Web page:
Track by Track: Sophia Saze – Self (Part One)


Georgian-born producer Sophia Saze was born to political refugee parents in Tbilisi, which in turn saw her live in various different places before settling in New York. Her nomadic lifestyle had previously made it difficult for her to find her own musical identity, but this move saw her become a key figure in the city's nightlife scene, and she found her calling within the realms of electronic music. 

Her two-part LP Self on Francis Harris' Kingdoms imprint is a reflection on her life; the struggles and the pain. The first part looks back on her childhood and sees her move away from her usual sound; instead of tracks geared towards the dance floor this is an introspective concept album, a personal story that uses field recordings, samples from old soviet TV programmes and family VHS recordings. Here, Sophia guides us through the first part of the album track by track…

There are 30+ pieces to 'Self'. Each element is absolutely intentional. The idea was to create an open sonic diary walking listeners through a series of memories from various periods of my life, with each chapter speaking to a different aspect of the theme, belonging, and duality in identity. I'm only going to speak about the first part. Part 2 is out July. Part 1 is about my earlier years, childhood, and the second as an adult.


I wanted the intro song to set a certain mood for the rest of the record. Salome has a field recording of me walking through the rain on easter in Greenpoint, Brooklyn. You can hear the church bells ringing along with Ricardo Rivera's vocals howling into the moon in the background. I used to reminisce a lot over long walks in New York. This song reflects those bits. The footsteps accelerate rushing into a recording of me using my keys to open my front door, and as it shuts behind me, a sense of relief. This is all symbolic of those night time walks and overwhelming thoughts. The title of this song is very personal to me. Salome was actually my first name for a short period of time. Again, duality, and reinforcing the idea that we may all possess a hidden story that often isn't shown on surface.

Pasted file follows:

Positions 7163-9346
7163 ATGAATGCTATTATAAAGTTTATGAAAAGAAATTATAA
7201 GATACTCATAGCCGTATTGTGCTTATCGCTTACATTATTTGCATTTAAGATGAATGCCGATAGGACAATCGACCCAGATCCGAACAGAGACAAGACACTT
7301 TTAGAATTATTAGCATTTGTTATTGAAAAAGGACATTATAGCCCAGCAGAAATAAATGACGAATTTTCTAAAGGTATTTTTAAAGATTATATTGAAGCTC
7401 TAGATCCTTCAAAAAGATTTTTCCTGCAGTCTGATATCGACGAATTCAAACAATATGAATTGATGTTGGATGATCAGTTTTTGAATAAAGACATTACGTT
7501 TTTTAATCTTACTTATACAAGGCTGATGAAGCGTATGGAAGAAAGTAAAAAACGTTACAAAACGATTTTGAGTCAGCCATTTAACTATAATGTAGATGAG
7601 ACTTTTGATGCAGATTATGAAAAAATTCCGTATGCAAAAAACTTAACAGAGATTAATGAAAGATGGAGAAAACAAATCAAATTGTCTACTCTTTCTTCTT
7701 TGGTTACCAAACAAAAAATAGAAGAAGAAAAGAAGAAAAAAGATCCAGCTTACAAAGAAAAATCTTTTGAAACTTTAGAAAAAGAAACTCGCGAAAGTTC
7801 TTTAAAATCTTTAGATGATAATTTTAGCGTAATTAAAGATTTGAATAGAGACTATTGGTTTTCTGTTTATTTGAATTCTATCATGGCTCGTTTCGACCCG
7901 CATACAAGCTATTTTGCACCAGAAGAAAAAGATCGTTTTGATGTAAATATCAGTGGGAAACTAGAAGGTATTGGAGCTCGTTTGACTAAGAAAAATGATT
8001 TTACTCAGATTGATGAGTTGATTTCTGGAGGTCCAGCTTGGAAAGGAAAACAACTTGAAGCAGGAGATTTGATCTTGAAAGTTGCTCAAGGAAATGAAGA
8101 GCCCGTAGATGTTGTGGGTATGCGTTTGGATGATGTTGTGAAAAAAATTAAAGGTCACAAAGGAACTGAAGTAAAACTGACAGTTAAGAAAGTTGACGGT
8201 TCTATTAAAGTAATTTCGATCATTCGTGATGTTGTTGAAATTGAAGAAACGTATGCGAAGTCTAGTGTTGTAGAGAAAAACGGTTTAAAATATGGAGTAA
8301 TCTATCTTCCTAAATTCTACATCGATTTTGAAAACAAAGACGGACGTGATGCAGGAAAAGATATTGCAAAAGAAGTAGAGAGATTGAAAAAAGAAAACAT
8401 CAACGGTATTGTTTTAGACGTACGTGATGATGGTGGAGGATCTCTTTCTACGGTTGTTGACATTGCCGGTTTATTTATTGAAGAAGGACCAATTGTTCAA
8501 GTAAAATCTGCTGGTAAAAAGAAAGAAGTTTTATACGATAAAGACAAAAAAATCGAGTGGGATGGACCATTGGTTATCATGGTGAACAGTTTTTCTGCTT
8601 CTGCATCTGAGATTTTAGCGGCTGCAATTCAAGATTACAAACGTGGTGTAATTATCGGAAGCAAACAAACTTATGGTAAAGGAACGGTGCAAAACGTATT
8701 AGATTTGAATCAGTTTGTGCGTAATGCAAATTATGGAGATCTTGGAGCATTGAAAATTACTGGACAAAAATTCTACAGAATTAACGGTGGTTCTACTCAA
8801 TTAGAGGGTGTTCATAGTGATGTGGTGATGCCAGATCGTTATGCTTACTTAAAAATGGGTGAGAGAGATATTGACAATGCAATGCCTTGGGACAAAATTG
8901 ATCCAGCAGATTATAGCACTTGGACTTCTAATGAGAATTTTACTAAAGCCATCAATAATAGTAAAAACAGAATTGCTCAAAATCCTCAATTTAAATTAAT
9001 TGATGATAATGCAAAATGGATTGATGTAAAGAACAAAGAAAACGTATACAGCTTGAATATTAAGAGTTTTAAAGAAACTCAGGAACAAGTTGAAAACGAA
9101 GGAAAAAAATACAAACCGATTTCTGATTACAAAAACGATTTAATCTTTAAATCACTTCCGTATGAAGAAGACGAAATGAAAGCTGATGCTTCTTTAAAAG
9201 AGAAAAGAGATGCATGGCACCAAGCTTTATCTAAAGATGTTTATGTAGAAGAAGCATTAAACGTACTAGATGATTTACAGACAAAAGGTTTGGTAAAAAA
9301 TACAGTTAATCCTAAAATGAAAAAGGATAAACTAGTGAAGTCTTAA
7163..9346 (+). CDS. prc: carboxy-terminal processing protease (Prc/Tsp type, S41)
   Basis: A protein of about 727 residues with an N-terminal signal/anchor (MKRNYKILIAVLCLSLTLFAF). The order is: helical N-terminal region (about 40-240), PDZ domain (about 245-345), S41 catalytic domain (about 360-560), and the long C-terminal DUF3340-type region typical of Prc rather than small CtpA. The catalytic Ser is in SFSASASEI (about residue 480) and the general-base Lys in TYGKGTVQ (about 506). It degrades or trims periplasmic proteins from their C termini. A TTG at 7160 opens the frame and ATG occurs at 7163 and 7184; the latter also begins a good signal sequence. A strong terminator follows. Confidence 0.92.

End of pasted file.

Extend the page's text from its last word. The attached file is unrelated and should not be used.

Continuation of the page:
I would come home to my studio and spend hours on the piano ridding myself of the suffocating thoughts described in the first song. The transitions in each song are important to note as they usher in a different memory. Bare is meant to translate my sense of nakedness as you hear me play the notes reflecting my most innermost feelings. The keys were all recorded improv with my iPhone and you can actually hear me semi crying in one part, I chose to keep everything as was originally captured.

Tsminda (წმინდა)

Tsminda is the first memory of my childhood in Georgia. The word means 'pure' in Georgian. I sampled folk polyphonic vocals with a sharp tremolo so it cuts into the pockets of the groove in a warm way, along with my own vocals slithering around the center which are saying 'I crashed and cried into your arms'. This piece really captures the sonic essence of my feelings towards my formative earlier years. Georgian polyphonic music is a secular tradition and there are three types. Most of my family is from the south, and each part of the country has different styles of singing.


I inserted a few interludes in between the songs to break up the intensity of the overall piece as it's quite emotionally loaded. This one is a sample of a cab driver in New York, I remember he was playing a video of a pianist from Pakistan. I really love collecting people's voices candid, and we can't bring back the past but sonic traces may be the closest things we have to feeling moments again. I was having a rough day and he had this very endearingly innocent excitement in his voice. I have many hard drives of field recordings from over the years, definitely my favorite past time.


This song starts with me singing, 'My Heart Wasn't Meant'. The term being a monologue of me howling at the moon feeling disconnected from everything. I'm obsessed with that sound from my Roland System 8. The modulating wind howl type pad. I chopped out a lot of the vocal endings to allow the instrumentals to dictate the rest of the meaning. I'm very fond of my relationship with Ricardo. Both of us were going through a difficult time in our lives in regards to our respective mothers and we connected very sincerely on that level. There's a part of him saying, 'She shielded me from her pain'. The ending has this evolving strings crescendo which really describes the heated nature of how extremely we were both hurting.


I truly aimed to have a more dynamic presentation of soundscapes for the album vs a direct track to track interpretation for my first album. I write a lot of poetry in my downtime and decided to show this side of myself. The whole record was written in a 48 hour spurt so the words are straight from the mind, no filter. I didn't want to think too much but rather, let my thoughts translate musically. The concept behind 'Flower' is existentially questioning the moving blocks of life and permanence. I remember physically feeling a bit dizzy while improvising the notes and decided to keep the swing of the detuned keys along with the vocals to reflect that moment. It's me saying 'What is a flower, if it frowns and dies, white lies, when everything fades'.